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Agents: Leaders of 'Face Mob Family' arrested

Posted November 6, 2008

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— Local and national law enforcement arrested eight people believed to be part of the "Face Mob Family," a major drug-trafficking group in the Triangle.

The six-month investigation, described by agents as "intense," took aim at what U.S. Attorney George Holding called "one of the most violent drug-trafficking organizations in North Carolina."

"We dismantled the leadership in an extremely violent gang that used a popular form of music to glorify its criminal activity," said Special Agent in Charge Nathan Gray, with the Federal Bureau of Investigation. "Hopefully, people in the Triangle will feel a little safer in their own homes."

A federal grand jury indicted eight people on charges of conspiring to possess with intent to sell and distribute more than 1 kilo of heroin, 5 kilos of cocaine and 50 grams of crack cocaine.

Those indicted include:

  • Gilbert Ernesto Sherwood, 33, of Durham
  • Donald Stanton Shealey, 30, of Raleigh
  • Jamal Monta Watson, 30, of Greensboro
  • Salahudeen Abdul Abdallah, 23, of Durham
  • “Khalid” Usama Abdallah, 29, of Durham
  • Tyrone Ricardo Lawrence, 32, of Raleigh
  • Timothy Lamong Hargrove, 30, of Raleigh

The identity of the eighth person charged remains under seal. Three other people face state drug charges.

Shealey, Watson – who was listed as an absconder from probation – and Khalid Abdallah face additional charges of drug and heroin distribution. Shealey, Khalid Abdallah and Lawrence were on probation.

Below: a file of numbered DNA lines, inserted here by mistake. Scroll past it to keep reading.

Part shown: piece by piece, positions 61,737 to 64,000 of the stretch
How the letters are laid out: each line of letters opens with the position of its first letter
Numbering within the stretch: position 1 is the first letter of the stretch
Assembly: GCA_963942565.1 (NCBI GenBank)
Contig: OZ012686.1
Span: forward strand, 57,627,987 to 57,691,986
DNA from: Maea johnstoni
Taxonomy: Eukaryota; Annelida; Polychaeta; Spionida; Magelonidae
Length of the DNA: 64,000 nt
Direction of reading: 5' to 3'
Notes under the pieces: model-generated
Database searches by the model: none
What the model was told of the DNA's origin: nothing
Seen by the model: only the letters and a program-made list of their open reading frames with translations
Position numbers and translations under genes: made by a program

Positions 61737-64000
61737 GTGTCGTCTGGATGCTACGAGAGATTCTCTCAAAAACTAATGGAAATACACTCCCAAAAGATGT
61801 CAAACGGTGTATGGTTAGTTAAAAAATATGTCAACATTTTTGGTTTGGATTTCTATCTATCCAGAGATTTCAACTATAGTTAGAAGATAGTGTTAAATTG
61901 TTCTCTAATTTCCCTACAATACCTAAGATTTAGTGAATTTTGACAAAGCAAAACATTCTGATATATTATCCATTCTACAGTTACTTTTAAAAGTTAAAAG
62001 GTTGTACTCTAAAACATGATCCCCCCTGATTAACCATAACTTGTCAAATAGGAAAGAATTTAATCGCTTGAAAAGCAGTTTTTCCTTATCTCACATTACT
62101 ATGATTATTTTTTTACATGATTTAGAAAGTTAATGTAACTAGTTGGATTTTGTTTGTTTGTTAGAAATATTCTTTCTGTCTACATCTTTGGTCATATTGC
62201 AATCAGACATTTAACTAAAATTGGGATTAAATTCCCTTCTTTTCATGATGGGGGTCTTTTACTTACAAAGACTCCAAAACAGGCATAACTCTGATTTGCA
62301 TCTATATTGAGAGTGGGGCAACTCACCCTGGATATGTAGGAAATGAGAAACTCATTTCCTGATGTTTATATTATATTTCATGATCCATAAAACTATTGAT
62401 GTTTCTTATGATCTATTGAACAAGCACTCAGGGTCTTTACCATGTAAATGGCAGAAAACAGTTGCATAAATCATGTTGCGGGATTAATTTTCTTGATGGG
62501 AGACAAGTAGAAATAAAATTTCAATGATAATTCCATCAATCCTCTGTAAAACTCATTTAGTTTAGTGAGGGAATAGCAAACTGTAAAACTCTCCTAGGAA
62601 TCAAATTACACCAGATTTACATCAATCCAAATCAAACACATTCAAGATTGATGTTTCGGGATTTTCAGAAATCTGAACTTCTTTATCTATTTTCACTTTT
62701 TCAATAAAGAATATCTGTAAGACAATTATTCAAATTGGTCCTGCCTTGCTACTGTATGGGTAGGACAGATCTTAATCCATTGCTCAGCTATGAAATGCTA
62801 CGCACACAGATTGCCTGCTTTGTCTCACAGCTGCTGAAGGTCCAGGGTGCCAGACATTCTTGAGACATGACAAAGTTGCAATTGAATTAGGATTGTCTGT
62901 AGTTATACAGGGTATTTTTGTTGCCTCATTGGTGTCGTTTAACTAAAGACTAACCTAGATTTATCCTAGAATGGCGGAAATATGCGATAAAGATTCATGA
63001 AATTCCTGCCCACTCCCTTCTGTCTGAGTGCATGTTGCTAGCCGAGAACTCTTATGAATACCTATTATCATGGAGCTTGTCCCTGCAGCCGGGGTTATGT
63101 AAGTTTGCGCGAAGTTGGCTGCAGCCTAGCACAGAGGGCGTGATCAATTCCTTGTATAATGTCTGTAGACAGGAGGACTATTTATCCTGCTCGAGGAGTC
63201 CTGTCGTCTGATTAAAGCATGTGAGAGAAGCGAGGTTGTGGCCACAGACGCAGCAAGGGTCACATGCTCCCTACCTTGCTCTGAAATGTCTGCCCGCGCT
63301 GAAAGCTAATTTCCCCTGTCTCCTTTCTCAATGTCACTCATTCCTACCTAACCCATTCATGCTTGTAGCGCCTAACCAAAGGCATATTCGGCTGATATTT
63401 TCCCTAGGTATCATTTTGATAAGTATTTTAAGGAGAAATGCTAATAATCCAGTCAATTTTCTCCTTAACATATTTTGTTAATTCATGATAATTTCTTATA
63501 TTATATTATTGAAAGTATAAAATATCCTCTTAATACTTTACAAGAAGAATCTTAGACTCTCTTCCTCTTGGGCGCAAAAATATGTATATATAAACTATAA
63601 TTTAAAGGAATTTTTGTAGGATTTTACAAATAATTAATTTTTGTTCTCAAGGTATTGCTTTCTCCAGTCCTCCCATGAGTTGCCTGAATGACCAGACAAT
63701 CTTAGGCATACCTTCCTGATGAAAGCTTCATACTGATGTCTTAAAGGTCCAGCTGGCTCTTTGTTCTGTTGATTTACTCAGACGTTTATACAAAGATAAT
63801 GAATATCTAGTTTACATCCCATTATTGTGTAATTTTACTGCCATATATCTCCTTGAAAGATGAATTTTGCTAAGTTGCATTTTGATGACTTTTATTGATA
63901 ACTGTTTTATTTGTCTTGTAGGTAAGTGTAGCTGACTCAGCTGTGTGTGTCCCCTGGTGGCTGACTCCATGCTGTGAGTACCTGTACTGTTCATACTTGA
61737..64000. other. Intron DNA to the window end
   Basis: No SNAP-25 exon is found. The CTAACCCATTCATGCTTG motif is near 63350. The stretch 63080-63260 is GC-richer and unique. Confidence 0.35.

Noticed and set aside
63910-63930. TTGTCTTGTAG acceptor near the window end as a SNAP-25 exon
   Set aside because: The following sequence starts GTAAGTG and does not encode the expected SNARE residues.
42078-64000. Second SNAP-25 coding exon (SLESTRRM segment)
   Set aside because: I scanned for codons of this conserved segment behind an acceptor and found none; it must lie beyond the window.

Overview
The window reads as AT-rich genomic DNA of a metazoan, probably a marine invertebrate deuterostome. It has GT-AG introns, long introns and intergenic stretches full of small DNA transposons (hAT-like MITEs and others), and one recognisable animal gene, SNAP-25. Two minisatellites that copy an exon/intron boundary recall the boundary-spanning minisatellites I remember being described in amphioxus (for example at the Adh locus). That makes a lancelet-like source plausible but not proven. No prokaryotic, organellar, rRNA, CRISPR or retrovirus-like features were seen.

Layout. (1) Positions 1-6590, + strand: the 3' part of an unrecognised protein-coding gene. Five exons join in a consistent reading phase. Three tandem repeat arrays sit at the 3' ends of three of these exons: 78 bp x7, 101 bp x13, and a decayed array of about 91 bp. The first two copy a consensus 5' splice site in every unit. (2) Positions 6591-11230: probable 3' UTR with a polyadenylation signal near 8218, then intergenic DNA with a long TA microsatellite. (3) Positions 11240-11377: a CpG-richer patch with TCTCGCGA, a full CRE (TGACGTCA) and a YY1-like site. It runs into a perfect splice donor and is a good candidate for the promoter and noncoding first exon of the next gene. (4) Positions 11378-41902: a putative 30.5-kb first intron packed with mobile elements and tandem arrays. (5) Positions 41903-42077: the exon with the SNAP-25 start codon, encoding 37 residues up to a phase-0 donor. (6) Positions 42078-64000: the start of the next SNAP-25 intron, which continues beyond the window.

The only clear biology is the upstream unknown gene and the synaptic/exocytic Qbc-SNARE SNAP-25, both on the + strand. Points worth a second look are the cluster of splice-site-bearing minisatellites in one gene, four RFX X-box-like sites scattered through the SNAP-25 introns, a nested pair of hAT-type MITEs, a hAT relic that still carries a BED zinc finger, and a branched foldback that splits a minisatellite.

They, along with Lawrence and Hargrove, have extensive criminal records, with the majority of convictions in Durham County.

The arrests amount to "a devastating blow against this violent drug distribution network," Rodney Benson, special agent in charge of the Drug Enforcement Administration in Atlanta.

Investigators seized 2 pounds of heroin, with an estimated street value of $295,000; approximately $150,000 in U.S. currency; 17 firearms; and six high-end vehicles, including two classic cars. Agents searched multiple residences and used a court-authorized wiretap.

The cooperation among the FBI, Raleigh and Durham police departments and State Bureau of Investigation is an example of what's needed to fight organized crime today, officials said.

"Crime today is a very regional activity and is not isolated to a certain jurisdiction," Durham Police Chief Jose Lopez said. "The criminal element needs to understand that law enforcement is organized and we work in collaboration with each other."


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  • beachboater Nov 7, 2008

    2 points for the good guys. errrrrrrrrr 8 points.

  • ncwebguy Nov 7, 2008

    I agree with the fact that this seems to be a small quantitiy for this large of an area. How much of a dent this puts in the drug trade depends on the amount of oragziation among the mid-level players. If police let them regroup only to have new gang leaders to go after, this was a waste. The parallels to Afghanistan are eerie.